UNIVERSITY OF PENNSYLVANIA - AFRICAN STUDIES CENTER
DEMOCRATIC REPUBLIC OF CONGO: Chadian involvement detailed
NAIROBI, 24 September (IRIN) - More details have emerged about the reported involvement of Chad in the DRC conflict. Begoto Oulator, editor-in-chief of the weekly 'N'Djamena Hebdo', told IRIN West Africa that 24 DRC cargo planes had arrived at the airport in the Chadian capital of N'Djamena on 18 September.
Last week, the bi-weekly Chadian newspaper 'L'Observateur' reported that about 1,000 Chadian soldiers had been sent to the DRC to support President Laurent-Desire Kabila.
A journalist with 'L'Observateur', Sie Kongo, told IRIN West Africa yesterday (Wednesday) that the reported deployment of the Chadian troops was financed by Libya to protect its strong economic interests in the DRC. This policy was part of a new rapprochement between Chad and Libya, he added. Kabila also flew to Libya last weekend as part of moves to consolidate his regional support.
Oulator said the Chadian government had not yet reacted to the reports on its alleged military assistance.
Chadian President Idriss Deby is one of several African leaders who were in the Gabonese capital, Libreville, on Thursday to take part in talks on the DRC crisis, hosted by Gabonese President Omar Bongo and scheduled to start this afternoon, news agencies reported.
Other heads of state that had arrived are Kabila, President Ange-Felix Patasse of the Central African Republic, President Obiang Nguema of Equatorial Guinea and President Denis Sassou-Nguesso of Congo-Brazzaville, as well as the Cameroonian Prime Minister, Peter Musonge Mafany.
The Namibian head of state was also expected in Libreville today, while an Angolan delegation had arrived but was not headed by Angolan President Jose Eduardo Dos Santos, RFI reported.
Bongo first raised the idea of the central African summit on 12 September during a one-day visit to Libreville by Kabila. At that time, Bongo condemned the "occupation" of the DRC by "foreign troops backing the rebels."
Representatives of the DRC rebels and of the two regional countries alleged to be backing them, Rwanda and Uganda, were not invited to the Gabon talks, RFI reported. The Bongo-organized mini-summit on the DRC is the seventh formal regional peace meeting organized since the start of the rebellion on 2 August.
Meanwhile, Kabila's southern African allies are defending in front of the international community their countries' military intervention in the DRC. In his address to the 53rd session of the UN General Assembly in New York, Zimbabwe's Foreign Minister, Stan Mudenge, said on Tuesday that Zimbabwe had sent troops to the DRC upon the request of Kabila and under the framework of the Southern African Development Community (SADC), at a time when "the fall of Kinshasa was imminent."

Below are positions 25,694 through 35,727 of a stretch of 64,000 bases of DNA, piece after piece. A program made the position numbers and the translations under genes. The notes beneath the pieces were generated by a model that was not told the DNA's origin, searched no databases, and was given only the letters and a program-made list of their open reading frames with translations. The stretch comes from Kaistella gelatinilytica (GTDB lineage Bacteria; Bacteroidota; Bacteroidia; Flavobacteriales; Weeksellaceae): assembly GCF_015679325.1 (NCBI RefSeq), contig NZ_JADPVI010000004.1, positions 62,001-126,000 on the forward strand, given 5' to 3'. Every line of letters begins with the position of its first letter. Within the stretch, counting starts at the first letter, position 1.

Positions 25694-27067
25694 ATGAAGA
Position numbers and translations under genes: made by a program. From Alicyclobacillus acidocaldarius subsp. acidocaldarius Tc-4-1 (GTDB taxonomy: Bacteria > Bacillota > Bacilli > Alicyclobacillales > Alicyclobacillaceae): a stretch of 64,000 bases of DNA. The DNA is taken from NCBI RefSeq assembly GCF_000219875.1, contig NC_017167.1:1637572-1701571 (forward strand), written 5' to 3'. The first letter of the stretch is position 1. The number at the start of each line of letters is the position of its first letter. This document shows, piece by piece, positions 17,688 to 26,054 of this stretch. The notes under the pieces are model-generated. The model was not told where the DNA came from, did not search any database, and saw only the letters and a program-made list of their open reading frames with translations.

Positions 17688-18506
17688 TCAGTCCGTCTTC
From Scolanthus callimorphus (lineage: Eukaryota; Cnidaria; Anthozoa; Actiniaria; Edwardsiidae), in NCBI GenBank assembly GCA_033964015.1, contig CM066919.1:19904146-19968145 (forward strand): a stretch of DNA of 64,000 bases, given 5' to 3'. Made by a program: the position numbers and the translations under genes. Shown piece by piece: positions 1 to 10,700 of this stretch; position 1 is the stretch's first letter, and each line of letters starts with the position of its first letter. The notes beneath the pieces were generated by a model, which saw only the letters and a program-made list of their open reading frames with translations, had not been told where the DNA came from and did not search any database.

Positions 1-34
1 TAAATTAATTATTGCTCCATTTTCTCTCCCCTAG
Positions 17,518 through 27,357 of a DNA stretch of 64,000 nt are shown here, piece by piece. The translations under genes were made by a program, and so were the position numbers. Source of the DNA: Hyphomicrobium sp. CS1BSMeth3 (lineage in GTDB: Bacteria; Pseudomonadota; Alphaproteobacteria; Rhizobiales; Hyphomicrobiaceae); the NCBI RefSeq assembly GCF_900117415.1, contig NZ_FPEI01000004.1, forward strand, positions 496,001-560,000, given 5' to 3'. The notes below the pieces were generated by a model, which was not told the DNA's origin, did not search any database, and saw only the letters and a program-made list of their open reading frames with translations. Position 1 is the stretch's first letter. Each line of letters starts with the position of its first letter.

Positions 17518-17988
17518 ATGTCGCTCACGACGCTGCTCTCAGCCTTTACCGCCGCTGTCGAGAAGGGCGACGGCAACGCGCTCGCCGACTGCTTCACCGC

Zimbabwe intervened to protect the DRC's "sovereignty and territorial integrity" in the face of the "siege from rebels supported by foreign troops," Mudenge said.
The Namibian Foreign Minister, Theo-Ben Gurirab, said in his address to the General Assembly on Tuesday that "invading armies" and the actions of "misguided men driven by a blind ambition and appetite for needless confrontation" had led Namibia to send troops to the DRC to support Kabila's "legitimate government." In their addresses, neither Mudenge nor Gurirab specified the foreign troops alleged to be backing the rebels.
Meanwhile, Burundian President Pierre Buyoya told the General Assembly on Tuesday that Burundi is not involved in the DRC conflict. In his address, he called on the UN and OAU to better coordinate their peace efforts in favour of the DRC, particularly in view of what he called the "limits" of "sub-regional organisations".
Also at UN headquarters, deputy UN emergency relief coordinator Martin Griffiths yesterday briefed the press corps on his recent mission to the DRC and neighbouring countries. In a press statement received by IRIN today, Griffiths said he had raised with government and rebel representatives in the DRC their obligation to protect minorities and the need to avoid "inflammatory statements which may encourage ethnic violence." Griffiths said that the rebels had reported establishing a "commission of inquiry" to investigate alleged massacres of civilians in the rebel-held Kasika area of South Kivu last month.
Griffiths added that the humanitarian situation in Kinshasa was improving, with health, nutrition and water needs being addressed by agencies through a government-coordinated crisis committee. However, the situation in rebel-held Kisangani, Province Orientale, remained of great concern, he said.
On the ground in the DRC, humanitarian sources have substantiated media reports of an attack by Mayi-Mayi warriors and Hutu Interahamwe militia in Goma yesterday. The sources said that fighting was heard in the western part of the city between five a.m. and seven a.m. yesterday.
Quoting rebel officials, news organisations reported that about 50 Mayi-Mayi warriors and Interahamwe militia were killed by rebel forces when they attacked the Ndosho military camp about four km from Goma. Also killed were five women and one child, the rebels added. This was the second attack on Goma by the Mayi-Mayi/Interahamwe coalition in 10 days.
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Date: Thu, 24 Sep 1998 15:30:57 +0300 (GMT+0300) From: IRIN - Central and Eastern Africa <email@example.com> Subject: DRC: Chad said to be supporting Kabila 1998.9.24 Message-ID: <Pine.LNX.3.91.980924152935.3476Kfirstname.lastname@example.org>
Editor: Ali B. Ali-Dinar, email@example.com